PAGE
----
For seven years past the brothers had worked
almost exclusively as fishermen - trolling the oceans of the
world. Not for herring or mackerel, but to harvest the rich bounty
of a bygone era that lays hidden beneath her waves. And out of
all the seven seas there are none whose hidden treasures have
been scattered throughout history with such prolific abandon
as those of the far-flung Caribbean. So this had become their
cruising ground - their Eldorado. Where the broken necklaces
of the Windward and Leeward Isles spill green and gold into the
sea. From the spice islands of Trinidad and Tobago in the south-east,
all the way around to where the Bahamas flutter like butterflies
off the coast of Cuba.
It was August, and getting late in the
season for a cruising boat to be lingering as far north as Martinique4,
but for the crew of Storm Along, the island's old capital still
held one significant attraction.
The morning shadows of Mount Pelee were just beginning to lift
above the red, smoky rooftops of Saint Pierre, daubing a splash
of colour across the town's sandy doorstep. A fisherman, barely
three steps ahead of sleep was already on the beach, rolling
his brightly painted dory on rough-hewn timbers to the sea. A
hundred yards beyond the breaking surf Ben was awake too. Before
the first cock crowed dawn he had ferried his brother ashore
in their dinghy, and now from a secret place in their cockpit
he watched the landscape come to life. From the lush volcanic
peaks rising almost a mile above the stone-washed city walls,
right down to the sapphire-blue sea. A picture-postcard morning
- but Ben wasn't really interested in any of that. Instead his
attention rested on a particular finger of broken rocks that
stretched out across the beach from the settlement beyond. One
in a handful of narrow, brick openings to an ancient drainage
system that burrowed beneath the city - outlets to Saint Pierre's
history that, when the tide was low enough, allowed a man to
crawl back inside. Jesse was in there. Under the cover of darkness
the older man had watched him disappear, and now, on the lookout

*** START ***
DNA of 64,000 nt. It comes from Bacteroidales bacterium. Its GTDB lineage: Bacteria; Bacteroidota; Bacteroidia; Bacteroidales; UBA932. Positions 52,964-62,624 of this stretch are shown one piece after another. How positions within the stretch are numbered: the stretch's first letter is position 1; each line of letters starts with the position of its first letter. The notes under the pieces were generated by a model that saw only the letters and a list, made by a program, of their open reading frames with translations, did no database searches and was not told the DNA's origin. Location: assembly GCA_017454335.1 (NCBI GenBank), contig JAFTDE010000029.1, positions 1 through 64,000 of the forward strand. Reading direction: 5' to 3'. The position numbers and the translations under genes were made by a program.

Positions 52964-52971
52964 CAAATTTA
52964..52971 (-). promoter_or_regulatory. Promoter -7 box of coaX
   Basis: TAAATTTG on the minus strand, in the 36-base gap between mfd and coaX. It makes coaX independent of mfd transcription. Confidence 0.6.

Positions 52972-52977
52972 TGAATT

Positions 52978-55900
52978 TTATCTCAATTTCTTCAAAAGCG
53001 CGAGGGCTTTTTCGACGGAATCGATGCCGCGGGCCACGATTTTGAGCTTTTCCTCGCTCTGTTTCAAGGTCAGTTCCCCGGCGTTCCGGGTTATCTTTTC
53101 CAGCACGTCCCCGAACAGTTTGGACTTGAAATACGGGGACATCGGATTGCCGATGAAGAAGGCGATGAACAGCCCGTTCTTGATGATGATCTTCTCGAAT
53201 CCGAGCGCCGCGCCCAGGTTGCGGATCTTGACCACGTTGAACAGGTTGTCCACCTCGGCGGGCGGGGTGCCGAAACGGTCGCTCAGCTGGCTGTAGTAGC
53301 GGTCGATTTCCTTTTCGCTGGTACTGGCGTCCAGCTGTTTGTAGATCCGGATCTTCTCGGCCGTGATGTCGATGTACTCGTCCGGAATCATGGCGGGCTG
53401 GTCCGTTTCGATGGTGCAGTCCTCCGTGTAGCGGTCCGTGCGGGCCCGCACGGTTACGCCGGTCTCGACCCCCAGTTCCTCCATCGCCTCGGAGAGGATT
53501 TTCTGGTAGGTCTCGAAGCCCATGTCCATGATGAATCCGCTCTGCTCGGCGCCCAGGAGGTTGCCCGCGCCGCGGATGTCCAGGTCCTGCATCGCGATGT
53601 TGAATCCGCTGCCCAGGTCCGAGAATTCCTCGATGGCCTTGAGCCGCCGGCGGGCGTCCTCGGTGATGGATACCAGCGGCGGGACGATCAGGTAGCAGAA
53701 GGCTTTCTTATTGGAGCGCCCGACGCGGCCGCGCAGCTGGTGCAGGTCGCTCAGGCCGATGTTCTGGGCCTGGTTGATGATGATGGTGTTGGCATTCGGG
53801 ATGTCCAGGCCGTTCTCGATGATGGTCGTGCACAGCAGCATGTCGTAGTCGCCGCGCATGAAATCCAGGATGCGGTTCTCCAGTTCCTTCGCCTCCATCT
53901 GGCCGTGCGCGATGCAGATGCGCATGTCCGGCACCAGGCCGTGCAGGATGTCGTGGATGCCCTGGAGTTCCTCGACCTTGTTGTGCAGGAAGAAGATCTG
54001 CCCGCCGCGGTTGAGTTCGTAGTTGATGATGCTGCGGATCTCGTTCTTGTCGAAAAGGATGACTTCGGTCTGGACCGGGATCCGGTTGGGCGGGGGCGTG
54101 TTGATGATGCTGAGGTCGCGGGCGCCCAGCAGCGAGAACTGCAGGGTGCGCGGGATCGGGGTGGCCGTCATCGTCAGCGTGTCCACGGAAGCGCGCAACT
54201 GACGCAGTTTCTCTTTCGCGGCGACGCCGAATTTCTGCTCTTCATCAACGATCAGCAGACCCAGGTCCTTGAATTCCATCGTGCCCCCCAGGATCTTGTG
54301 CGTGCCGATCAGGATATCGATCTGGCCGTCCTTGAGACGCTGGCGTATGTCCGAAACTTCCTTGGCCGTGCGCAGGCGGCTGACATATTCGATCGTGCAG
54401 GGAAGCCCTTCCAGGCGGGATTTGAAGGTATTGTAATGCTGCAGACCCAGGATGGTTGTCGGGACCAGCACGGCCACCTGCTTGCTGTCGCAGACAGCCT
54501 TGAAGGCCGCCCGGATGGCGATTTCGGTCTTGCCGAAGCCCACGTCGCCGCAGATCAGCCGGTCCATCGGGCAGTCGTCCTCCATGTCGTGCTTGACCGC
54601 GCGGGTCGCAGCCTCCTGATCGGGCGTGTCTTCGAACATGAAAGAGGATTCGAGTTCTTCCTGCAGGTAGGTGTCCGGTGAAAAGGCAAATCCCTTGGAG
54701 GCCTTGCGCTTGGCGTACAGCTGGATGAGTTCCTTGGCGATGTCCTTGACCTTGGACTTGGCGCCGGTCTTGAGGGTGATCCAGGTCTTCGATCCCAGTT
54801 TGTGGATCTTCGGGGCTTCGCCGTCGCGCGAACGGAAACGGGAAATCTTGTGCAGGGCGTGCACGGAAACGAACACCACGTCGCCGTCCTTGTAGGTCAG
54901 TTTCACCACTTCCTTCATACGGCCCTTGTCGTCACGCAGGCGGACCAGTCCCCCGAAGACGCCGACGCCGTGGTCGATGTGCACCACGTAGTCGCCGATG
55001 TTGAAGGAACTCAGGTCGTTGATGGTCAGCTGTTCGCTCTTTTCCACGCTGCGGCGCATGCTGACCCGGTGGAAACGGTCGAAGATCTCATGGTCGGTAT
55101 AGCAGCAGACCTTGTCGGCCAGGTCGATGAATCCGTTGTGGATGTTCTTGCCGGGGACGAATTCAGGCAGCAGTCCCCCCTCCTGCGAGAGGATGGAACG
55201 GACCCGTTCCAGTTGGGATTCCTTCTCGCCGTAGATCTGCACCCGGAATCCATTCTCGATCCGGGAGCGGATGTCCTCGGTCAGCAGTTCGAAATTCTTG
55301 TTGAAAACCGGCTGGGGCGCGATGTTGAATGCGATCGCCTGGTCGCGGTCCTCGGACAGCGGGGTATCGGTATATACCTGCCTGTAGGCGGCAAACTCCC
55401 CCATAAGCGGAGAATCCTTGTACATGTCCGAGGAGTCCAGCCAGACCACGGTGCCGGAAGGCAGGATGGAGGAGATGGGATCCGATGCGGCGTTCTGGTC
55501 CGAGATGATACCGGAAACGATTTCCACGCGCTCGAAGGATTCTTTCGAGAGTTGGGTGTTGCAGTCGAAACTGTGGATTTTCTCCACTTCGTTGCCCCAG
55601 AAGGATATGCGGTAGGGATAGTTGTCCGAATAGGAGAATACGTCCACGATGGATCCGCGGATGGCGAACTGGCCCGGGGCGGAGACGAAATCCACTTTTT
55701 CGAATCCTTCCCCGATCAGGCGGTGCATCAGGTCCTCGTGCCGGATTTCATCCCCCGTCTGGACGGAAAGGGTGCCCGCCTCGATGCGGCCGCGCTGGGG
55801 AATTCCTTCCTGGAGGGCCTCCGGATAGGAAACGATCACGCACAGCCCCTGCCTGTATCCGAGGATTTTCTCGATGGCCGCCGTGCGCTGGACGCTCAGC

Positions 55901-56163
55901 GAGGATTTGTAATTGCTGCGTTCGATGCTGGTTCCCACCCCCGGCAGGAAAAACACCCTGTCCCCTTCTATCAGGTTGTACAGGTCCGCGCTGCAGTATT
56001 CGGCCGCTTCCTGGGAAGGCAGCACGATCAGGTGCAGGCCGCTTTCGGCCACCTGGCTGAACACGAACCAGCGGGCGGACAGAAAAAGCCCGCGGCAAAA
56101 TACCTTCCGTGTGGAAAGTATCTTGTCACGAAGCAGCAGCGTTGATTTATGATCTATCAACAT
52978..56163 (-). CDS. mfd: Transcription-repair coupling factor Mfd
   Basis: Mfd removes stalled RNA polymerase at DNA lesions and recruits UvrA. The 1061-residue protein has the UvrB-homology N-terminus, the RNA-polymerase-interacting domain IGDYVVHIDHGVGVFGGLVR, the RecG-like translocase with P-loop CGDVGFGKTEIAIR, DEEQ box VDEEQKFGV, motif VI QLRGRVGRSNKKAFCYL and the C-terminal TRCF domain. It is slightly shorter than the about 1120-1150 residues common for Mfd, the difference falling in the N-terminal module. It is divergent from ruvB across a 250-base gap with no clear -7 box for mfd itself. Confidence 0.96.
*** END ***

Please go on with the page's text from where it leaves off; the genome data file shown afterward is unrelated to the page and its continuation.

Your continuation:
for trouble, he awaited his brother's signal.
Today was the third day of their venture - the third day and
the third tunnel in a series of four potential targets. But with
a waxing moon the tides were rising sooner each day. And with
the premature summer weather the skies had been clouding over
early in the afternoons, threatening rain. Bearing this in mind
they had to work quickly, for either one of these possibilities
could trap a man inside the system, drowning him in the torrents
of a flash flood or (with the streets' drains frozen through
centuries of neglect) swallow him up into the creeping death
of a slowly rising tide.
It seemed rather incongruous then, that when Ben wasn't scanning
the shore, he occupied himself with a local travel guide that
he had found. Slow reading, considering it was written in French
rather than English but informative all the same. Despite this
apparent distraction, the concern that gnawed away inside him
manifest at Ben's fingertips as he fiddled distractedly with
the dial on a small, two-way radio at his side - determined to
minimise communications, but impatient for his brother's call.
Beneath the city streets Jesse waddled on, unable to stand but
only occasionally forced to crawl through the narrow river of
sewerage that flowed continually along the lower reaches of the
system. To very few men this was a beautiful world, and in the
tunnel vision of his passion Jesse couldn't help but admire the
architecture that had gone into its creation. The arched ceilings
and graceful buttresses were the handiwork of true artisans -
the tens of thousands of briquettes that had gone into their
construction likely to have crossed the Atlantic as ballast stones
in the bilges of early European slave traders. Running a rubber-gloved
hand along the tunnel walls Jesse noted they were of a different
texture to the overhead stone - a heavier masonry that might
have been quarried locally from the tough, granitic rock. And
beneath his Wellingtons the floors of the aqueducts had been
cobbled. Still, they were more difficult to assess, for in the
most part they had been covered in a slurry of volcanic material
that must have paved the catacombs in 1902 - the time of the
island's most cataclysmic eruption. But that was precisely why
they were there. Because in an otherwise unmemorable and splintered
conversation a four-by-two of inspiration had popped up out of
nowhere and hit Ben on the head, hammering home the probability
that anything caught in the Mount Pelee lava flows would most
likely have worked its way into the city's drains. There, because
of the invading water it would have cooled more quickly, cementing
into its molten trail the discards of three centuries and in
addition to this, the riches of more than thirty thousand people
caught in the wave of destruction - for all-bar-one had perished
in the rivers of fire and poison gas that engulfed the town.
"Earth to Jesse. Earth to Jesse. Come in Jesse."
The radio gave the young adventurer a bit of a start.
"Keep your voice down will you. I'm right under the bloody
marketplace. What do you want?"
"Is your torch on?"